The magnificent ringed planet Saturn is arguably the most popular planet, but undoubtably it’s the most stunning of all through the eyepiece. Saturn is special for its fantastic system of rings that are easy to see through even a small telescope. Unfortunately, the rings are ‘closing up’ from our perspective, on their way to an edge-on presentation in 2025. Despite this, the rings retain plenty of their glory and are well seen (see below).
On Sunday, 27 August Saturn reaches it absolute best for the year, when it lies opposite the Sun in the sky, with Earth lined up between. This alignment is what astronomers term ‘opposition’, and its when Saturn, or indeed any superior planet (those which orbit the Sun at a greater distance than that of the Earth) offer optimum visibility.
Saturn’s year-on-year altitude in the northern sky is on an upwards curve since a nadir for UK observers at its oppositions of 2018 and 2019, when in Saturn languished in Sagittarius. Nevertheless, Saturn remains located south of the celestial equator (Saturn doesn’t cross into the northern sky until 2026) its declination of 20.6° south placing it among the stars of Aquarius.
Saturn shines at magnitude +0.4, an opposition brightness that’s at least nearly half a magnitude fainter than when the rings are fully ‘open’. However, Saturn dominates this part of the sky with its brightness and, together with its signature yellowish, or creamy hue, it’s unmistakable.
At opposition on 27 August, Saturn rises at 8pm BST and culminates shortly after 1am at an elevation of around 28° from the south of England. It can be observed at an altitude higher than 20° from about 10.40pm to 3.30am. From Scotland, Saturn culminates nearly 23° high at 1.18am BST.
Saturn’s stunning rings
The rings are tilted by 9°, though owing to changing viewing circumstances the rings steady year-on-year closure was arrested in June (7.2°). Since they have actually been opening out again and will reach a maximum tilt of 10.4° in early November, after which they begin to close up once more.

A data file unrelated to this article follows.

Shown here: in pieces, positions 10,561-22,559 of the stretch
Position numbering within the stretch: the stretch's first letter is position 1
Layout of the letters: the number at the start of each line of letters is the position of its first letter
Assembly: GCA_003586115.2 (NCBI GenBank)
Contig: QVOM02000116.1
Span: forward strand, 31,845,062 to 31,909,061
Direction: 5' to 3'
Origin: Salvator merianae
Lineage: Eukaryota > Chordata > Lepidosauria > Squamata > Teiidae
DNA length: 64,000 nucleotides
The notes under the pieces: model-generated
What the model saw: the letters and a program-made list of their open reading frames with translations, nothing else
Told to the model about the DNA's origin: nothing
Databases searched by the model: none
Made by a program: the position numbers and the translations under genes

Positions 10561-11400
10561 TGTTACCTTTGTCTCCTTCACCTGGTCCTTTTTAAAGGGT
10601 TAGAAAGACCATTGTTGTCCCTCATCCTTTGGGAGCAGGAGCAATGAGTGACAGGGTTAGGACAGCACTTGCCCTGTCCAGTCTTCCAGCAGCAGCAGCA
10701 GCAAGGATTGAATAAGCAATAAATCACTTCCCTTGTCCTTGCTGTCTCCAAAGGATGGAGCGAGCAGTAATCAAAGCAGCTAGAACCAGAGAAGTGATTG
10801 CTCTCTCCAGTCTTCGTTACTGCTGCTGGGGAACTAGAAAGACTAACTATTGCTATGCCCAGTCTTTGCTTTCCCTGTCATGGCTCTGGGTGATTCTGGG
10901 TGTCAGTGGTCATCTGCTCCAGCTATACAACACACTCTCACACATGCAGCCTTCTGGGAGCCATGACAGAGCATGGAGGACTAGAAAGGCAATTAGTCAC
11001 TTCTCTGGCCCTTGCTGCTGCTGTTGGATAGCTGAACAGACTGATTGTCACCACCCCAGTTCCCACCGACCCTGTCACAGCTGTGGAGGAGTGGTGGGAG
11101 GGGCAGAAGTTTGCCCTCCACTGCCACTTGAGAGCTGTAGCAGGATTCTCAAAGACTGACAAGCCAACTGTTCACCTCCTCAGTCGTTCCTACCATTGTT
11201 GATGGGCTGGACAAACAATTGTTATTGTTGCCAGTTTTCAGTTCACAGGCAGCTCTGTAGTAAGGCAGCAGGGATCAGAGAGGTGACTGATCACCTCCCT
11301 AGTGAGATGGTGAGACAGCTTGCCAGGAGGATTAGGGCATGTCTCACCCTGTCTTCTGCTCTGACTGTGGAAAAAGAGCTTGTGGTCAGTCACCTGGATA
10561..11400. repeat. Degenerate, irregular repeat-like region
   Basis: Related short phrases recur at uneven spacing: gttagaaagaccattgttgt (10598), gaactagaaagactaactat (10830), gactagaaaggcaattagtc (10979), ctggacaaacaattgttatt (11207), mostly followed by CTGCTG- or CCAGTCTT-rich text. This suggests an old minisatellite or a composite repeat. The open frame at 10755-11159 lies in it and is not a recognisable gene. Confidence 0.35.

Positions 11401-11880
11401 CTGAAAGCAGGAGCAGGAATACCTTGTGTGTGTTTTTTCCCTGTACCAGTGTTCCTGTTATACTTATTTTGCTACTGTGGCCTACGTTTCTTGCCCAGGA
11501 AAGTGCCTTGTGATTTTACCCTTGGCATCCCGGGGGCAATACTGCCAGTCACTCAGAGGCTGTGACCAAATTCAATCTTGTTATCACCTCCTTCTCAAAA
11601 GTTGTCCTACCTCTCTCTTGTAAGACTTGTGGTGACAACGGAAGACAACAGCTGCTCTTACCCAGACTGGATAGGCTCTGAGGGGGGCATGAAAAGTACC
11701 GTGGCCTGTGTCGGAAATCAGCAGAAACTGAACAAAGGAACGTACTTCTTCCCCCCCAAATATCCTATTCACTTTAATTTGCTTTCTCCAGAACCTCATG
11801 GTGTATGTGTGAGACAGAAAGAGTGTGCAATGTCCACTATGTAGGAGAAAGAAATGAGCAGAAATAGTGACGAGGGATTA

Over intervals of 13.75 and 15.75 years, alternately, the Earth passes through the plane of the rings and at such times when the rings are visible from Earth, they are presented very close to or precisely edge-on to our line of sight. The last time a so-called ring plane crossing occurred was in 2009, and the next occurs in March 2025. The rings were last fully open (tilted by around 26 to 27 degrees towards us) not in 2017.
From Earth, three distinct, major rings can be seen encircling Saturn’s equator. The outer ring, Ring A, is divided about 20 per cent of the way in from its outer edge by the elusive 325-kilometre-wide Encke Gap, or Division. The middle ring, Ring B, is the broadest (width 25,500 km) and brightest ring and is separated from Ring A by the famous 3,000-kilometre-wide Cassini Division.
Inside Ring B is the dusky and very faint Ring C, or Crêpe Ring. The rings are composed overwhelmingly of water-ice with some rocky content, the individual particles ranging from micron- to metre-size.
A small- to medium- sized telescope in the 80–150mm (3- to 6-inch) class will show Ring A and Ring B, though you’ll probably need a 250mm (ten-inch) telescope to see the Cassini Division.
Track down Titan, Saturn’s giant Moon
The giant moon Titan is by far Saturn’s dominant satellite and one of the very special objects in the Solar System, memorably visited in 2004 by the Huygens probe released from the Cassini spacecraft. It is only two per cent smaller than Jupiter’s giant, Ganymede, its 5,150 kilometre (3,200 miles) diameter making it larger than the planet Mercury and 50 per cent larger than our Moon.
Titan orbits Saturn once every 15.94 days in a tidally locked synchronous rotation. It shines at magnitude +8.4, bright enough to be seen through steadily-held or mounted 10 x 50 binoculars when Saturn is more favourably placed. At this opposition though, a small telescope might be a better bet to locate it close to its maximum eastern elongation from Saturn, some 3 arcminutes. It’s large enough to show a diminutive disc through very large telescopes, subtending an angle of 0.8 arcseconds.
Subtle banding on Saturn’s globe
Like Jupiter, Saturn displays dark belts and brighter zones. However, it lies twice as far away from the Sun as its fellow gas giant and receives much less energy to enliven its atmosphere, resulting in a much more subtle effect.
Today’s startlingly good amateur images reveal their true extent, but all that’s likely to be on currently on show visually is a brighter equatorial belt, an equatorial belt and a perhaps a dark polar hood.